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Serving the entire San Francisco Bay Area | Gayle Grace, 510-654-7983

Saturday, August 30, 2008

What the mover won't move

Recently on a move I used a new moving company and was surprised when they advised their list of things they would not pack or move, like Soy Sauce. Every moving company has their own list of items they've had bad experiences with, so you must check with them before you pack.

Generally, all moving companies will refuse:

1. Propane tanks, oxygen tanks, gas, car oils, aerosol cans of cleaning and car fluids, fire extinguishers, car batteries
2. Anything explosive or highly flammable, cans of sterno, butane, lighter fluids, lighters, matches
3. Ammonia, bleaches, most household cleaning and laundry products, pool chemicals, pesticides
4. Ammunition and household batteries (as in D, C, AA, AAA, etc.)
5. Paints, paint thinners, even children's paint sets, chemistry sets
6. Gardening supplies, snail baits, poisons, fertilizers
7. Nail polish and remover

Items most commonly in question and depending on the distance of the move:

1. Food - perishables
2. Open containers of cooking oils and liquids
3. Produce
4. Household plants
5. Alcohol and wine

When in doubt, give the item to your neighbors and buy fresh at your new location.

Monday, August 18, 2008

Moving in

Just returned home after spending 2 days in Saratoga unpacking one of my favorite clients. They moved from Danville and my associate, Charlotte Scott of Custom Move Solutions and I packed and then unpacked their kitchen and dining room. The weather was hot, but they made it fun and we got to soak our feet their pool to cool down, so all in all not so bad.

Here's the new kitchen on moving day...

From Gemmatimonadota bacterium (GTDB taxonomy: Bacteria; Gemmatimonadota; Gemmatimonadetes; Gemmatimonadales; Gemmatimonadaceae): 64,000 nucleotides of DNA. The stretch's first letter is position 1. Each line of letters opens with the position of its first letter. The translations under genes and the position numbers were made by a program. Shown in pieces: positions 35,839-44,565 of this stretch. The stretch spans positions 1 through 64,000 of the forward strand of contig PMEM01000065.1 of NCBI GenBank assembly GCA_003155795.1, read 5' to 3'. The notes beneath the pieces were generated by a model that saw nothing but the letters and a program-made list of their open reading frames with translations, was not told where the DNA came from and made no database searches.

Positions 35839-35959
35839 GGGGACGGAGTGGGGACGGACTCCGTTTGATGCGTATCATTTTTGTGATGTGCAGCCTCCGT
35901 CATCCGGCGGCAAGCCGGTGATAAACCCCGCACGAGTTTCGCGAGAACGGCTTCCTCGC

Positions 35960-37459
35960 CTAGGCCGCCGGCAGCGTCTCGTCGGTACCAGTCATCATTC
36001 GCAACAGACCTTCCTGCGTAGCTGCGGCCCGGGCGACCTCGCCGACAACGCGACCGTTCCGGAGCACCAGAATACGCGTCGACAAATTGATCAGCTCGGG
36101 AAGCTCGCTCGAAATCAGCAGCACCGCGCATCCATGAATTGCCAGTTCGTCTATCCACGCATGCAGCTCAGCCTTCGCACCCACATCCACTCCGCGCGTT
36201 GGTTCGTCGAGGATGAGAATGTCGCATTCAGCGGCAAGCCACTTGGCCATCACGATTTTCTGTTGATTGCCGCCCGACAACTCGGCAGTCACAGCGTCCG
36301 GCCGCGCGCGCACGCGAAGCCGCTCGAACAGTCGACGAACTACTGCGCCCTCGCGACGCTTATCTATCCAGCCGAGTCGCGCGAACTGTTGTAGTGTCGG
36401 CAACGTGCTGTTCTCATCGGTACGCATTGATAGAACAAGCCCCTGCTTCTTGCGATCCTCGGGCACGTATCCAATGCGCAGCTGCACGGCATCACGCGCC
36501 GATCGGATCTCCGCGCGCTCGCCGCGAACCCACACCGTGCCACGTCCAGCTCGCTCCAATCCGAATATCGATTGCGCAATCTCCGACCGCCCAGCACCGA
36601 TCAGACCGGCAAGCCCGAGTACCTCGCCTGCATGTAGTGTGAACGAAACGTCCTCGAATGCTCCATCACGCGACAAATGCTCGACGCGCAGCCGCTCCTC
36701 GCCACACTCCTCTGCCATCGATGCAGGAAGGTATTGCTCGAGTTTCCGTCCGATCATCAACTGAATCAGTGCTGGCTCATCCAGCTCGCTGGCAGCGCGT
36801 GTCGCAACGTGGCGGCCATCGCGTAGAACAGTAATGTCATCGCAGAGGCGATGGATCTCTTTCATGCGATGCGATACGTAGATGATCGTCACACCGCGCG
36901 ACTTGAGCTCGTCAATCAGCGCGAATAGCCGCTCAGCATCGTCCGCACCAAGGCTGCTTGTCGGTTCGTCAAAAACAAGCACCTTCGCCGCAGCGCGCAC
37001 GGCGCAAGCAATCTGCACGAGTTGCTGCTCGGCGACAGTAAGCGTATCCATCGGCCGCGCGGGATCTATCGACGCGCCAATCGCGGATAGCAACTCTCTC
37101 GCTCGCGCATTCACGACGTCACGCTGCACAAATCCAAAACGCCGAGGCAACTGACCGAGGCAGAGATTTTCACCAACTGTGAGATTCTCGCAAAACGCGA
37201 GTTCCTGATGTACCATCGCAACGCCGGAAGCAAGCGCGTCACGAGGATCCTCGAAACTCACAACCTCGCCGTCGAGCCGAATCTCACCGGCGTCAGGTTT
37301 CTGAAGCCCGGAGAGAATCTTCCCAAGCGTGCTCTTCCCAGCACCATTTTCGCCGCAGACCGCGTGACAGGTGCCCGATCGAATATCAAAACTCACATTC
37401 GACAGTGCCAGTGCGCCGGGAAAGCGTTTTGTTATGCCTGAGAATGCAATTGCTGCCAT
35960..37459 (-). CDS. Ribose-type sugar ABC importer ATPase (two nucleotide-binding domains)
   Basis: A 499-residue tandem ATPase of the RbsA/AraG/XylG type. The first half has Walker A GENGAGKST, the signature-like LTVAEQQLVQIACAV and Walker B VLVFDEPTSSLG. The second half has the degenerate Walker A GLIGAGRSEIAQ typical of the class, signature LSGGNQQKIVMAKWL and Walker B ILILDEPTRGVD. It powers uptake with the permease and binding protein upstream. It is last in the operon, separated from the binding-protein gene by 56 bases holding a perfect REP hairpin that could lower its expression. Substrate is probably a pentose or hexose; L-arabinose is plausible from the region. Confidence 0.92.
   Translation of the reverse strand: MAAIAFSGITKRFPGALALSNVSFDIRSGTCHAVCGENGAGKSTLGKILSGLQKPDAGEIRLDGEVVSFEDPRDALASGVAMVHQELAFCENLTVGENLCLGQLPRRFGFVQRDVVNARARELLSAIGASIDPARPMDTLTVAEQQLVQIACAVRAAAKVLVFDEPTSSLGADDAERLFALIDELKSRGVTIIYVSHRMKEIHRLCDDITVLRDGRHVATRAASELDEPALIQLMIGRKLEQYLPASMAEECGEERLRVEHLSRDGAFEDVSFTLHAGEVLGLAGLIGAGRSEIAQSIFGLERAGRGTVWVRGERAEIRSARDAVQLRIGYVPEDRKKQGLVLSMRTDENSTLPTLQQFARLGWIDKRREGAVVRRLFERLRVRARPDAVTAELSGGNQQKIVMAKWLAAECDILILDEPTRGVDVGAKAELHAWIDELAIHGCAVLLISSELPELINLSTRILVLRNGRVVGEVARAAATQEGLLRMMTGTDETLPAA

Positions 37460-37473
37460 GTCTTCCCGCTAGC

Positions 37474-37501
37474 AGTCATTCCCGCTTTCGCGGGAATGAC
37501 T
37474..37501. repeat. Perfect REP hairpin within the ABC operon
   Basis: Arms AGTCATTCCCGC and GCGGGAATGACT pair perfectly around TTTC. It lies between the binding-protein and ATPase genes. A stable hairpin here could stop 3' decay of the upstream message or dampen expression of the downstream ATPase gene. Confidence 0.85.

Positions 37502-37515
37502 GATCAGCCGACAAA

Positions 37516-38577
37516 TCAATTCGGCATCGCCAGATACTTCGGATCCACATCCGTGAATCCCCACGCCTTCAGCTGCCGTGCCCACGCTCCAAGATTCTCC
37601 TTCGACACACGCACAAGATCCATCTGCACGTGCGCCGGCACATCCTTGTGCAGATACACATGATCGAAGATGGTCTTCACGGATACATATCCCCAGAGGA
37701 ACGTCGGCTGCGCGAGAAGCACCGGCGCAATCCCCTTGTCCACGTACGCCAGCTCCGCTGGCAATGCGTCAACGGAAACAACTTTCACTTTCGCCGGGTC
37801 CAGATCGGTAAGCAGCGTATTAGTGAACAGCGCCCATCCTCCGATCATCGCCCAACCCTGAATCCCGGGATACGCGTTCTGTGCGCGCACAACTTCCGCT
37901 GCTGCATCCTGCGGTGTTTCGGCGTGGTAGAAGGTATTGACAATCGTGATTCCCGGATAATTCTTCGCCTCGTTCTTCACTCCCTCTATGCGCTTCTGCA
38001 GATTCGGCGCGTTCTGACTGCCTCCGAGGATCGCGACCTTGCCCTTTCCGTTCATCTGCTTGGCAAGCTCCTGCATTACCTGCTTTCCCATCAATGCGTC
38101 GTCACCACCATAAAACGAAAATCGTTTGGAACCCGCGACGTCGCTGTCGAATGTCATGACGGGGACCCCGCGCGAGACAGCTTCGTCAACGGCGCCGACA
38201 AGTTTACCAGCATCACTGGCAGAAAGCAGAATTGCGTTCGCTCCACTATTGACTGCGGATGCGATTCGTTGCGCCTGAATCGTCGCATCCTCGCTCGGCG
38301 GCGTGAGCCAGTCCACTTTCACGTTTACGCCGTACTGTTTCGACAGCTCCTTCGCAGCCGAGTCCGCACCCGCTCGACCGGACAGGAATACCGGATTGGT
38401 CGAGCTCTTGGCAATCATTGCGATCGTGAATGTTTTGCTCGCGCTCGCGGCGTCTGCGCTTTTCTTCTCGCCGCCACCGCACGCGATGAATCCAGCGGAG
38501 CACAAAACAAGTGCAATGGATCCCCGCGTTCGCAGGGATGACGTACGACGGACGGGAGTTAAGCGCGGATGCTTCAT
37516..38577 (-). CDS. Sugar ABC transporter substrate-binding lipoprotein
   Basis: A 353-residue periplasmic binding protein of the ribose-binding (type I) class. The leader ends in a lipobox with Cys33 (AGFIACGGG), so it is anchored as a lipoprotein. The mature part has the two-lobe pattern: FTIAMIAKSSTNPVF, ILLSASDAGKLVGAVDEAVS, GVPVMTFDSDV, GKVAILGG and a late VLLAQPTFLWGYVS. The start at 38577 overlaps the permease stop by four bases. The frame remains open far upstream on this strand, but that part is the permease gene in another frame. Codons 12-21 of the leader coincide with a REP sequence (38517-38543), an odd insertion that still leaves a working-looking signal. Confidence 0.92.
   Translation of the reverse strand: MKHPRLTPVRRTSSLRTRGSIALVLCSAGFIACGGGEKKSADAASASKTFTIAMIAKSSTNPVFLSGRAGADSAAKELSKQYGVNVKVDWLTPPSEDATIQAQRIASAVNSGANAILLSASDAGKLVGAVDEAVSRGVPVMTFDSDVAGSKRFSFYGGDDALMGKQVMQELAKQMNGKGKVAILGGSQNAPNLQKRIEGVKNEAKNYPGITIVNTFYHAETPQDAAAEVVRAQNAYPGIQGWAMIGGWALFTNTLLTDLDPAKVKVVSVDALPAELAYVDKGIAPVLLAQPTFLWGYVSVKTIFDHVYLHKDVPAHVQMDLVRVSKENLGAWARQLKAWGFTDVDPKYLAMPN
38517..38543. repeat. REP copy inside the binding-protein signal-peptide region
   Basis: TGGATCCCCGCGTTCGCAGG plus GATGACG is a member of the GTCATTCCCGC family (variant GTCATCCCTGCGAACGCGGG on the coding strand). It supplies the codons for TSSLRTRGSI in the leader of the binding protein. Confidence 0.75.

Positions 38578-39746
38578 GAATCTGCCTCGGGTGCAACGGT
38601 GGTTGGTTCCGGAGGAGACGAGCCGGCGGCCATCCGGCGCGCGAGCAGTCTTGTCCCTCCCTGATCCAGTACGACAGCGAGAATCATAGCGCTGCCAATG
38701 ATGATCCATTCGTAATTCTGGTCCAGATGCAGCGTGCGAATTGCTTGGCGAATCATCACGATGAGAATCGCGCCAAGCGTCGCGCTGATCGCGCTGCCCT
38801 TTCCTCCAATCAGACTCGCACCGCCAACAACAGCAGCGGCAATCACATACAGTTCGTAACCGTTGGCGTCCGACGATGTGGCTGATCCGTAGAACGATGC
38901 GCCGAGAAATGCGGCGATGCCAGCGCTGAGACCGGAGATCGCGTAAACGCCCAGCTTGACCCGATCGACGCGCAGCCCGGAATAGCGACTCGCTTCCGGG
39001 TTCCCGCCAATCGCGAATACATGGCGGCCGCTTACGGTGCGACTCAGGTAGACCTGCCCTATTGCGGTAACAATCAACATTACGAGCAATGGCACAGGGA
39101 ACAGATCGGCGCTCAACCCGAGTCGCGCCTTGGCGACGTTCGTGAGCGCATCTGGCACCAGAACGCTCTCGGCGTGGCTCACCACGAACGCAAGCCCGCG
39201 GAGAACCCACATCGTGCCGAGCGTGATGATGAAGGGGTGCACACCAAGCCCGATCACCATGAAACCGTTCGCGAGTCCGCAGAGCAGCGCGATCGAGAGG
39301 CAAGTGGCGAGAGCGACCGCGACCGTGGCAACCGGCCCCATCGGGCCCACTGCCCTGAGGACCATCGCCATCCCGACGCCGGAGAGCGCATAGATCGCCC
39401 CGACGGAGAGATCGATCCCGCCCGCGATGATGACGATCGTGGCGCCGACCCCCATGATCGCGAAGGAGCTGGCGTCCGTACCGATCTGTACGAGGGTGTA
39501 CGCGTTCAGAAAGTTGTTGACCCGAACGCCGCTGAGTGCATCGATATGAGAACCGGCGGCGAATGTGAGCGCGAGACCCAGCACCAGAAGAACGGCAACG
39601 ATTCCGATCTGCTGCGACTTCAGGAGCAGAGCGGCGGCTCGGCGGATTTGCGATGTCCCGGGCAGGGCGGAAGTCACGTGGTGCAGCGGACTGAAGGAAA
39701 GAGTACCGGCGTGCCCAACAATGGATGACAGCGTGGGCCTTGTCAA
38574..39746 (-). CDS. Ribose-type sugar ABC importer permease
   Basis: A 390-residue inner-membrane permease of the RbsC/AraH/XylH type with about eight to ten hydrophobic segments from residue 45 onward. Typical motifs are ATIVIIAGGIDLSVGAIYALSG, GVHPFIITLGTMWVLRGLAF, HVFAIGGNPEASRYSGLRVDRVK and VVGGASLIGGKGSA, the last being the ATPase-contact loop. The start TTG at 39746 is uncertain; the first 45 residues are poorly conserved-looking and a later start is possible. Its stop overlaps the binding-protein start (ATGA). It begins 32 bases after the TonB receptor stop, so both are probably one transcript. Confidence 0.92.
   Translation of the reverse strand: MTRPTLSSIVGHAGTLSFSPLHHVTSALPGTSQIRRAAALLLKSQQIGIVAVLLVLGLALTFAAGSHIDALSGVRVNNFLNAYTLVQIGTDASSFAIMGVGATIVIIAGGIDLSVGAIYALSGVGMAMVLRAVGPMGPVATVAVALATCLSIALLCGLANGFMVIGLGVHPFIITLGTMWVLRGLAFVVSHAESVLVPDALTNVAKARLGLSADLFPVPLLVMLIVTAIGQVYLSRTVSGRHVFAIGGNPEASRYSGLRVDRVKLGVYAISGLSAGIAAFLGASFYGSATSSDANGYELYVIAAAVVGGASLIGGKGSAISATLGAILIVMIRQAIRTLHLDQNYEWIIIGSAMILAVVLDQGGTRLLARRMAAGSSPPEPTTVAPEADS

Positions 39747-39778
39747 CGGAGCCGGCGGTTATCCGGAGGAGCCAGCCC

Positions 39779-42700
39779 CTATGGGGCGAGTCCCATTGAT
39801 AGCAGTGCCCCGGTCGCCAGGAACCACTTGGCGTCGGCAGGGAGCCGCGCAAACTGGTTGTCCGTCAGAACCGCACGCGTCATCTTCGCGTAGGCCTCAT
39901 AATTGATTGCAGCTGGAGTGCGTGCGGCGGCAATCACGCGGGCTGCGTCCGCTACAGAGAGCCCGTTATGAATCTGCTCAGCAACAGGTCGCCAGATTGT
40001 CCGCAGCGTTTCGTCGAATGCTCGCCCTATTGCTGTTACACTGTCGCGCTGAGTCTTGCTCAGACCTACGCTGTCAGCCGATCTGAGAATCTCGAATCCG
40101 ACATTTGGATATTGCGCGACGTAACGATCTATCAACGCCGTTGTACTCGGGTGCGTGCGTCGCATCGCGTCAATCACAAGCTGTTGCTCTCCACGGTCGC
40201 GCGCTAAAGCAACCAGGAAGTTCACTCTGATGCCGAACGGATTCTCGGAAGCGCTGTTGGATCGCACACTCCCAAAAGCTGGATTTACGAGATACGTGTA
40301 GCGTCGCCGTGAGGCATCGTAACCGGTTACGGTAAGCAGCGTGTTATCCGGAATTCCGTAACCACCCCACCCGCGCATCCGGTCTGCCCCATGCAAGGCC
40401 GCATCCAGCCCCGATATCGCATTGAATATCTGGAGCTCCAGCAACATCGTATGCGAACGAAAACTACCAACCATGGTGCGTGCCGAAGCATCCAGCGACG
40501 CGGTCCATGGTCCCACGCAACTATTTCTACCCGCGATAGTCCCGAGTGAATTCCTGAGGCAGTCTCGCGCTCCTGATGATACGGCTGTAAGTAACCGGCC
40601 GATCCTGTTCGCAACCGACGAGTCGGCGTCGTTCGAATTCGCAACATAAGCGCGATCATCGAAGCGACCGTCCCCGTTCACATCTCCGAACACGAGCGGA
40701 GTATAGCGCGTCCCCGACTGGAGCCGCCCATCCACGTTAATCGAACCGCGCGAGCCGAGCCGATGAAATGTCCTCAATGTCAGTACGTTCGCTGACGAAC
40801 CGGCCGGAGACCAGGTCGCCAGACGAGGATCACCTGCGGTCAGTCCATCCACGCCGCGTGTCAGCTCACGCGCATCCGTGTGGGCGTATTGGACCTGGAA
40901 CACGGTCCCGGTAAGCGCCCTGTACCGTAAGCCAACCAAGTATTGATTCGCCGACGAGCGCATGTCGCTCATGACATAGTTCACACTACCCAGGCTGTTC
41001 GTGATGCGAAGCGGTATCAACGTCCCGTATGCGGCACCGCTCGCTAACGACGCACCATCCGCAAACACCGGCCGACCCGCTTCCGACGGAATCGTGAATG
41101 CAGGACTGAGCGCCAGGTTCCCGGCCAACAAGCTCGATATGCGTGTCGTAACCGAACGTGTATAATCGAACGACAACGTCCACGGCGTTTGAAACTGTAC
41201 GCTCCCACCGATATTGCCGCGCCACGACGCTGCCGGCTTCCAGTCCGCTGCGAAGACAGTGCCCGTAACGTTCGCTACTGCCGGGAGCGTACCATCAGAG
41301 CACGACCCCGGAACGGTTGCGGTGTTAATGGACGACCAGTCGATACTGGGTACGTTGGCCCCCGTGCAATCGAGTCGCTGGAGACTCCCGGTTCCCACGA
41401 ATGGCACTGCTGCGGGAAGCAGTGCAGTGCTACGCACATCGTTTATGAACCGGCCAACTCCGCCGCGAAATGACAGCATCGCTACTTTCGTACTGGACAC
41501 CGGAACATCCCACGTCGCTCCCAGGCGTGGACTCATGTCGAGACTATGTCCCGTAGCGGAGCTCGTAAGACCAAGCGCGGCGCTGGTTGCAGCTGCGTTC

And voila, the next day - done!

Here's Charlotte putting the finishing touches on the office bookcase.

Tuesday, August 12, 2008

Move management

One of my organizing clients recently moved. She opted to manage the move herself. She felt that since they were only moving one mile away and using a major moving company with a good reputation she wouldn't need a professional move manager. Today I went to see her new house so we could start planning the kitchen organizing. When I asked how the move went she told me that they lost 15 boxes on the move. Gone, vanished into thin air. The boxes contained her antique Christmas Ornaments and her grandmother's silver. The moving company only pays .60 lb, so they will be sending her a check for $80.00. There's nothing anyone can do about it.

As a professional moving manager, I have learned that no matter who the moving company is, it's so easy to lose things in a move. Instructions that aren't clearly understood causes boxes that were meant to be moved put into a dumpster instead. Someone not paying attention leaves boxes on the street and they disappear. Moving company help who help themselves to your stuff. Boxes left behind in the old house or in the truck when the move is done.

Moving is disruptive and no one person can be paying attention to everything that is going on during a move. If you are managing your own move here are some points to consider:

1. Pack extremely valuable items yourself and if you can take those boxes in your car. If valuables have to be moved by movers, do not label the boxes "Grandma's Silver" or "Antique Jewelry".

2. Inventory your items. Take photos of your stuff so you can prove what you own.

3. Number the boxes yourself. Moving companies do not do inventories on local moves, it takes too much time so it's expensive. That leaves YOU to count the boxes and number them as they go out your door.